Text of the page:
Fresh pet urine is acidic but once dried it turns alkaline, becoming harder to remove.

While operating Chem Dry Professional Carpet Cleaning, Vance Morris became intrigued with how to safely clean the oriental rugs he’d see in many clients’ homes. To that end, he and his Eastern Shore Rug Cleaning staff trained for TextilePro certification (one of two instructional courses for professional rug cleaning professionals created by Lisa Wagner who, along with her mother, operates San Diego Rug Cleaning. Wagner also authors a consumer-oriented educational blog
“We spent probably 6 to 8 weeks in classroom style coursework, learning about rug construction to understand weaving and dyes,” Morris said. The classes led up to a 3-day, hands-on training featuring a cornucopia of cleaning and treatment challenges. He said his team continues taking quarterly refresher instruction each year.
“While adding some mechanized equipment, the process (of cleaning) the rugs is, step by step, similar to the way they’ve been cared for in the native areas where they originate for the past 1,000 years,” Morris said. “Traditionally, these rugs would be placed directly on a dirt floor. To dust, they’d be hung up and whacked with a large stick, then taken to the river, immersed, and washed.”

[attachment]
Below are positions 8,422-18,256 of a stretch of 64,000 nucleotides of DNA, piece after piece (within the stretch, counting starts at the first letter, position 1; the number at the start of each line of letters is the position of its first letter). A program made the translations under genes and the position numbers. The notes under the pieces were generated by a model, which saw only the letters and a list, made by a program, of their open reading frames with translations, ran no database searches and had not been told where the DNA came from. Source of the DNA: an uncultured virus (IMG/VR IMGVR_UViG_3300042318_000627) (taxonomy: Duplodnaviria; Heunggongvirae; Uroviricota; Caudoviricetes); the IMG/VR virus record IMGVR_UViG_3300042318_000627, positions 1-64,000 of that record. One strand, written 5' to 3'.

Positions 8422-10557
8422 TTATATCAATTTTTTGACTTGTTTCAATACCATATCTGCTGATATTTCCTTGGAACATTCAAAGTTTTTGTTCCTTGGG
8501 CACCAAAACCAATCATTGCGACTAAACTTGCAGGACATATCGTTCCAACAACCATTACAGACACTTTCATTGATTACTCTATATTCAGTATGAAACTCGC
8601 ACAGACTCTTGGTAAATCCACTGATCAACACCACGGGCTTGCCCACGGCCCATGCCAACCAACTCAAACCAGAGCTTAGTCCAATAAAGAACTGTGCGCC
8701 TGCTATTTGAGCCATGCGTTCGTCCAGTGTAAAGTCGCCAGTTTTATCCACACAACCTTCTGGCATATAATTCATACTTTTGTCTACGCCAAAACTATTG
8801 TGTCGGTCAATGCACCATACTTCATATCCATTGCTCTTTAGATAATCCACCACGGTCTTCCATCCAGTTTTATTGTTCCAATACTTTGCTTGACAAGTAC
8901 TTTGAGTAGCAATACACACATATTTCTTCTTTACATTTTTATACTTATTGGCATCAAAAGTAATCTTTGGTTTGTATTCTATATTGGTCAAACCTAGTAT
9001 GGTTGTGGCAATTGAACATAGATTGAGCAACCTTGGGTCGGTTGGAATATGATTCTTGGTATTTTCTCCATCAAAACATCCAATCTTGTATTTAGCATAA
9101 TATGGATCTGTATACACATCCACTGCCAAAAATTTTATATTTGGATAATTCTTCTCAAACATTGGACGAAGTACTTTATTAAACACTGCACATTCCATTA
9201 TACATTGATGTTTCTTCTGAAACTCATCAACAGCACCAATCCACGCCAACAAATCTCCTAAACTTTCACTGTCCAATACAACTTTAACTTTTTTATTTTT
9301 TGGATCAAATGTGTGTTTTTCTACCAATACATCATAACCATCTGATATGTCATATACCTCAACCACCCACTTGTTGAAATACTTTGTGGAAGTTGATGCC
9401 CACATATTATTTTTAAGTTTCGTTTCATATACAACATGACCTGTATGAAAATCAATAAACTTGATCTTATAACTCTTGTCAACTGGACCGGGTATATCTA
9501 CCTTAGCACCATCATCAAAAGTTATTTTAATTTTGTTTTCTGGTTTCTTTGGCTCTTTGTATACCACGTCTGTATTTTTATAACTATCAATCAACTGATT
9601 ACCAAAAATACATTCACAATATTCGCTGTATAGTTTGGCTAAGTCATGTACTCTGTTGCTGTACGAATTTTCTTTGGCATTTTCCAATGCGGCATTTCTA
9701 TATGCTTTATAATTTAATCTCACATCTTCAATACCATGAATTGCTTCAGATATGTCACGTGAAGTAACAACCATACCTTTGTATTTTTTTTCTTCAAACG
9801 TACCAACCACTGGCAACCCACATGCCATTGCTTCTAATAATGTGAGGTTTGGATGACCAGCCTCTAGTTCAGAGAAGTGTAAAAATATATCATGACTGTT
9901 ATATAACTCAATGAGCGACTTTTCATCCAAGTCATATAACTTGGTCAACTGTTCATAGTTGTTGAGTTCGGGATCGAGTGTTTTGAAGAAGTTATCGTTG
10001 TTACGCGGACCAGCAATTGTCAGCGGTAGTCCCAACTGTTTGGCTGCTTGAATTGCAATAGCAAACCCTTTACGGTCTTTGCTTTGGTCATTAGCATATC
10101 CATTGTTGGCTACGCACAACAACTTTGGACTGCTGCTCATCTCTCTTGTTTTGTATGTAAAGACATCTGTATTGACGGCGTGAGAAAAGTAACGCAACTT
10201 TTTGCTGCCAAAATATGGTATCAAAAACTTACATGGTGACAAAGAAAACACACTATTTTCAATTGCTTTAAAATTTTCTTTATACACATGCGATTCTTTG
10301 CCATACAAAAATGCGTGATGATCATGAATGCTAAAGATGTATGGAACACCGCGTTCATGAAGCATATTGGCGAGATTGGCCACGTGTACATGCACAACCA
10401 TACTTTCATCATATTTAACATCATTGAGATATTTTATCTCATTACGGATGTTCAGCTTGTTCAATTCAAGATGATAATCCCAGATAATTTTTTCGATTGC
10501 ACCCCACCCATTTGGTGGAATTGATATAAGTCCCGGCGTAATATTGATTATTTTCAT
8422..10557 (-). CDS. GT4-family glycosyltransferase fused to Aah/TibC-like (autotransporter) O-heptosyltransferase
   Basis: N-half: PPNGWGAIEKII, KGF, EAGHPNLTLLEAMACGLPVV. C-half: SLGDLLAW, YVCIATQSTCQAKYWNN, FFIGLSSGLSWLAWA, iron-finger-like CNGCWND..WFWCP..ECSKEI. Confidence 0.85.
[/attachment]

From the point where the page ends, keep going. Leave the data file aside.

The dusting and washing process take place locally at the Brooks Avenue plant in Easton.
It’s also possible to “dust” a smaller area rug at home by removing it to a garage, turning it over, covering with an old bed sheet, and vacuuming with the beater bar down, Morris added.
The fibers contain downward facing scales, which trap particles, preventing them from resurfacing, Morris said. Rugs may not appear dirty, but at that point, they are, he added. Though particles like sand and dirt might be too tiny to see, inside the pile their abrasive characteristics can prove destructive to fiber.
Fresh pet urine is acidic but once dried it turns alkaline, becoming harder to remove, Morris said. His plant uses a two-step treatment, first immersing the soiled rug in liquid to grab onto the urine molecules, then setting it in 2 to 3 inches of another solution to wash them away.
Popular over the counter cleaning products are too harsh, he feels, for hand woven natural fiber rugs. He instead suggests keeping handy an “emergency kit” of sorts to tackle fresh spots. Following a “less is more” approach Morris and his team employ gentle blotting rather than scrubbing, applying a tiny amount of a half water, half white vinegar solution, along with packing the spot in baking soda or cornstarch to draw out moisture, he added.
Overall, with proper care, “a wool rug will last for hundreds of years, a treasure which can be passed on to the next generation,” Morris said.